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Israeli forces kill 15-year-old Palestinian, wound scores

Protests began on March 30 calling for the right of return of refugees, which make up 70 percent of Gaza's population.

Palestinians watch a protest

Israeli forces have shot dead a 15-year-old Palestinian during protests near the fence with Israel in the Gaza Strip, as demonstrations marked on Friday more than 100 days since the start of the Great March of Return mass rallies.

Health officials in Gaza identified the victim as Othman Rami Hillis.

At least 68 others were wounded by the Israeli army, which fired live bullets and teargas canisters towards the protesters.

The teenager's killing brings the number of Palestinians killed by Israeli forces since the protests began on March 30 to 138. More than 160,000 others were wounded.

Protesters taking part in the weeks-long Great March of Return rallies have been calling for the right of refugees and their descendants to return to the homes and lands from which they were violently expelled from in 1948.

Ahead of Friday's protest, the organising committee called on residents to take part in the demonstration in a show of solidarity with Khan al-Ahmar, a Bedouin village in the occupied West Bank slated for total demolition by Israeli authorities.

"From the unity of blood and unity of purpose, we declare Friday the day of solidarity with our people in the Khan al-Ahmar," the committee said in a statement.

The Israeli Supreme Court has temporarily suspended the demolition of the Bedouin village, home to at least 180 people, until July 16.

Earlier this month, Israeli forces assaulted dozens of Palestinians in Khan al-Ahmar, after arriving with heavy equipment and at least one bulldozer.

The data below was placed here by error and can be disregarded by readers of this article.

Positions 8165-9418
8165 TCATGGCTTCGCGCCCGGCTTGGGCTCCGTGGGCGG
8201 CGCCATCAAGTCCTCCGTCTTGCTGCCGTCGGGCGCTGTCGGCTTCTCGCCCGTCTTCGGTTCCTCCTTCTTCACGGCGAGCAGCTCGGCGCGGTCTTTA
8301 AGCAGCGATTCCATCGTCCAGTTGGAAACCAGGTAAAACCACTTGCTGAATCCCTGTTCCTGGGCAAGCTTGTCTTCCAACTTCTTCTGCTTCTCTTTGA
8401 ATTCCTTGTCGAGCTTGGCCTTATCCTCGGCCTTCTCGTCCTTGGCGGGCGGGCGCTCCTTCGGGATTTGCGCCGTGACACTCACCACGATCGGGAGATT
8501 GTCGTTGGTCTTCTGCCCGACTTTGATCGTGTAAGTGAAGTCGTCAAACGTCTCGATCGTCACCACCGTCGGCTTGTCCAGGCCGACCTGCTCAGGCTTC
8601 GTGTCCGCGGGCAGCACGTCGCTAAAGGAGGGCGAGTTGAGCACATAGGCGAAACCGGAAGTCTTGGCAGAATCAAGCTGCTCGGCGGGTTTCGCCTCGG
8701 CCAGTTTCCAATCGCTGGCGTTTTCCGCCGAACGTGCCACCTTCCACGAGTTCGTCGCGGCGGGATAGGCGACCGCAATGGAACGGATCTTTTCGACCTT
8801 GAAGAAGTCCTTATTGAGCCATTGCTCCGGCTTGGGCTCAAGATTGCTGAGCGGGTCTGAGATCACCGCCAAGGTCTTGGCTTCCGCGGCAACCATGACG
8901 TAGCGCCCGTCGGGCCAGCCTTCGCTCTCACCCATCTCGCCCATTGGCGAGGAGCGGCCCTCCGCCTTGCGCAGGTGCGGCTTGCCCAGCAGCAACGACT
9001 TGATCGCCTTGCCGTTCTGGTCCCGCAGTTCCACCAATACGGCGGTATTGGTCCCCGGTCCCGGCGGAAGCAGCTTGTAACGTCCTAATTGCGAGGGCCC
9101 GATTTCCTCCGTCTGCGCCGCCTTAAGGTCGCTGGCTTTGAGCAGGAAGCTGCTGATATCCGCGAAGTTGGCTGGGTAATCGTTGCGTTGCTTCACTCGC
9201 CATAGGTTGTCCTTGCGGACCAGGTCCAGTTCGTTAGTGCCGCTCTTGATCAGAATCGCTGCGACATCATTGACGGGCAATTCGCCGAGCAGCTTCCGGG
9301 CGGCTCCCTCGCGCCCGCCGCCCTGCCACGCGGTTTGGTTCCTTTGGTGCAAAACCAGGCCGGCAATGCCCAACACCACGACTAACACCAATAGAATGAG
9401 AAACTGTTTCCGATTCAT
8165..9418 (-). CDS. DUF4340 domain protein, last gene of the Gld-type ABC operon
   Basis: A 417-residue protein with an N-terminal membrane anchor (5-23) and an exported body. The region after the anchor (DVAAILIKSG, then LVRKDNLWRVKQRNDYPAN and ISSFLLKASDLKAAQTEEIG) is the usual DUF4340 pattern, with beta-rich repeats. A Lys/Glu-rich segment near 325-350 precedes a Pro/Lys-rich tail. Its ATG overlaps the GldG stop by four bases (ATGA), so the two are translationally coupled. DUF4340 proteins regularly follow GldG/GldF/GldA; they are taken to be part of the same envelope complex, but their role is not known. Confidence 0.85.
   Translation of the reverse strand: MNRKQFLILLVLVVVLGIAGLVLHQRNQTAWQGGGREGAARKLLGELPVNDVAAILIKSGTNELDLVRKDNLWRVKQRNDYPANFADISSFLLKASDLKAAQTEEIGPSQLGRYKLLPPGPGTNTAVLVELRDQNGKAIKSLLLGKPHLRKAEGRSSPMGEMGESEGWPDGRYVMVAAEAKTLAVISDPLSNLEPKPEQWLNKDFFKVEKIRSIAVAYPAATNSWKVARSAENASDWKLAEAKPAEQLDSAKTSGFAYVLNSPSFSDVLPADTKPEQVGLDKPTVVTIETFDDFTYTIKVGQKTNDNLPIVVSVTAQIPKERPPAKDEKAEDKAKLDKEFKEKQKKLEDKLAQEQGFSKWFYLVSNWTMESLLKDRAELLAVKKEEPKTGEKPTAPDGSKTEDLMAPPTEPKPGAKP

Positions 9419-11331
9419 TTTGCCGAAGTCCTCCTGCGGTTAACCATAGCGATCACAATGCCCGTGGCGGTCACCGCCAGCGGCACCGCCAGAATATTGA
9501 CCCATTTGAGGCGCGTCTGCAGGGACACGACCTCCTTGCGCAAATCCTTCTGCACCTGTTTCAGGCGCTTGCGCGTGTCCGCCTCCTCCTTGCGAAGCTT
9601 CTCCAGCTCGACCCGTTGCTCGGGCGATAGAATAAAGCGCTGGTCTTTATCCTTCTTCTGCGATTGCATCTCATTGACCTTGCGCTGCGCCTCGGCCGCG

The village lies in Area C, which is under total Israeli civil and security control. The Israeli court sanctioned the demolition of the village because it was built without the necessary construction permit, yet Israeli authorities rarely grant building permits.

At the same time, the construction of Jewish-only settlements, regarded as illegal under international law, continues at an unfettered pace.

Gaza protests

The protests in Gaza, which began on the anniversary of the 1976 Land Day, have witnessed participants from all walks of life and a number of activities such as football matches, prayers and the traditional dabke dance.

Five encampments were set up near the Israeli fence east of the coastal enclave along the length of the Strip, with the protests calling for the right of return for Palestinian refugees.

However, the Israeli response included firing explosive bullets, live ammunition, and tear gas - drawing widespread condemnation from the international rights groups.

In previous demonstrations, protesters burned hundreds of tyres, creating a smokescreen to protect them from sniper fire, they said.

In recent weeks, incendiary kites have been flown over the fence, setting fire to Israeli owned farmlands causing hundreds of thousands of dollars’ worth in damage.


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